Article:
By that evening, the Port Adelaide side were intent on sending Williams out a winner, kicking five goals to nil with the breeze in the opening term.
At one stage, the margin was out to six goals at the nine-minute-mark of the second term.
From there, though, the Magpies got moving. They kicked seven goals in the second quarter and managed to claw their way to a one-point lead at the last change.
And Collingwood – aided by 39 touches from Dane Swan, brought it home with six goals to two in the final term to put the game beyond doubt.
“It certainly wasn’t by design to have to fight back from five goals down, let me tell you,” Malthouse said.
“That’s the most pleasing thing of the night, to be able to look out of it, with all aspects falling into place for Port and all the things we pride ourselves on going straight out the window.”
14. Round 20, 2011
Collingwood d Port Adelaide by 138 points
Collingwood scored a remarkable 138-point win over Port Adelaide in what was the third greatest winning margin for the club.
The Magpies scored six goals to nil in the first term, then piled on six, four and seven goals in the next three quarters.
The Power could not manage their first goal until the 30-minute-mark of the second term. By that stage, the Pies had 12.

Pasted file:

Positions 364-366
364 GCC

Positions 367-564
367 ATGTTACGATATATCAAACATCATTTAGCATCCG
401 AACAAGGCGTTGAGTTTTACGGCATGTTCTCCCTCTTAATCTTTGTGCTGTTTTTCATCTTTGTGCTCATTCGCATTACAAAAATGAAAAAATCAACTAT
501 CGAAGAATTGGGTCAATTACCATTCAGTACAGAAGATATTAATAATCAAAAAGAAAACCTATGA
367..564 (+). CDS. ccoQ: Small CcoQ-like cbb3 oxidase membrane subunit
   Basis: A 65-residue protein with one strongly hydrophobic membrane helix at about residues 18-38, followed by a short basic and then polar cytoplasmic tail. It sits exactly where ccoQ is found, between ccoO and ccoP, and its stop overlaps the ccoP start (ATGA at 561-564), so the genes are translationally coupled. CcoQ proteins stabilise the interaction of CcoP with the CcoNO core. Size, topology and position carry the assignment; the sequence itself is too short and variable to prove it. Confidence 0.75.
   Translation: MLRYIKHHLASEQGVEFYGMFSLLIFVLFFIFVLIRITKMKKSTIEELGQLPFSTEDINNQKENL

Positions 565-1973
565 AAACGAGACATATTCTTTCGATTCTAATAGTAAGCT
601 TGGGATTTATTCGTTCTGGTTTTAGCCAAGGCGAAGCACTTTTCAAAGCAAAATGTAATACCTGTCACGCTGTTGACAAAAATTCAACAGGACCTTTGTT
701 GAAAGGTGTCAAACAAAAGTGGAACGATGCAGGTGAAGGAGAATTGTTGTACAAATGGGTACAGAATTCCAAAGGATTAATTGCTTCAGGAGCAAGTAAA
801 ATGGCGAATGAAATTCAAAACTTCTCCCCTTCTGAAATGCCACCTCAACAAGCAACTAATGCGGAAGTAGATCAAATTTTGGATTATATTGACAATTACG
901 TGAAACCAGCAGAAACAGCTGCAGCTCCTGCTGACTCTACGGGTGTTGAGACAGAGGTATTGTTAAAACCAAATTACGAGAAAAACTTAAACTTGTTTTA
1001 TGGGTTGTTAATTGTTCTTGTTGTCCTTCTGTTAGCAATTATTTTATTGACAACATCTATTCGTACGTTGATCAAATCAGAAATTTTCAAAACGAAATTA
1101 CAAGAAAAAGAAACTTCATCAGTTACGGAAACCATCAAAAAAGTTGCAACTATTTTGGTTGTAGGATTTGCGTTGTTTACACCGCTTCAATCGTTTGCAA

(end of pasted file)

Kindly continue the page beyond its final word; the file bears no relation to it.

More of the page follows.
Jarryd Blair was outstanding, kicking four goals among a dozen goal kickers, with three each to Dayne Beams, Travis Cloke and Dane Swan, while Chris Tarrant was solid in his 250th game.
Mick Malthouse questioned whether the competition was suffering in terms of the number of one-sided results occurring at the time.
“We are seeing far too much of this. I just think we might murder our game in its present state,” Malthouse said.
AFL football operations manager Adrian Anderson explained: “One of the key reasons for that is that Collingwood is an awesome football team at the moment and they are killing the opposition.”
15. Round 9, 2012
Collingwood d Adelaide by 26 points
The Magpies made it eight consecutive wins at AAMI Stadium with a gutsy 26-point over the Crows, but it was tinged with disappointment.
For as positive as the win was – completed with debut games from Jamie Elliott and Marley Williams – the negative came in the form of a fourth ACL injury for the club – this time defender Lachlan Keeffe.
Almost as soon as Elliott was subbed into the game for Alex Fasolo, Keeffe went down clutching his knee.
Dayne Beams was outstanding for the Magpies, having 36 touches and kicking two goals in a best-on-ground effort.
After trailing by a goal at three-quarter-time, Collingwood kicked five goals to nil in a clinical final term.
Collingwood coach Nathan Buckley, coaching against his former housemate Brenton Sanderson, said: “We’re very disappointed for Lachie to go down…It’s a suspected ACL — our fourth for the year.”
Alan Didak said: “We really stuck it out for four quarters and that’s what you have to do amongst the best teams and we did that . . . what a great win.”
“Early on in the season we were probably leaking too many goals. Slowly we’re getting better and better and we showed tonight if we stick it out for four quarters we can be a good team.”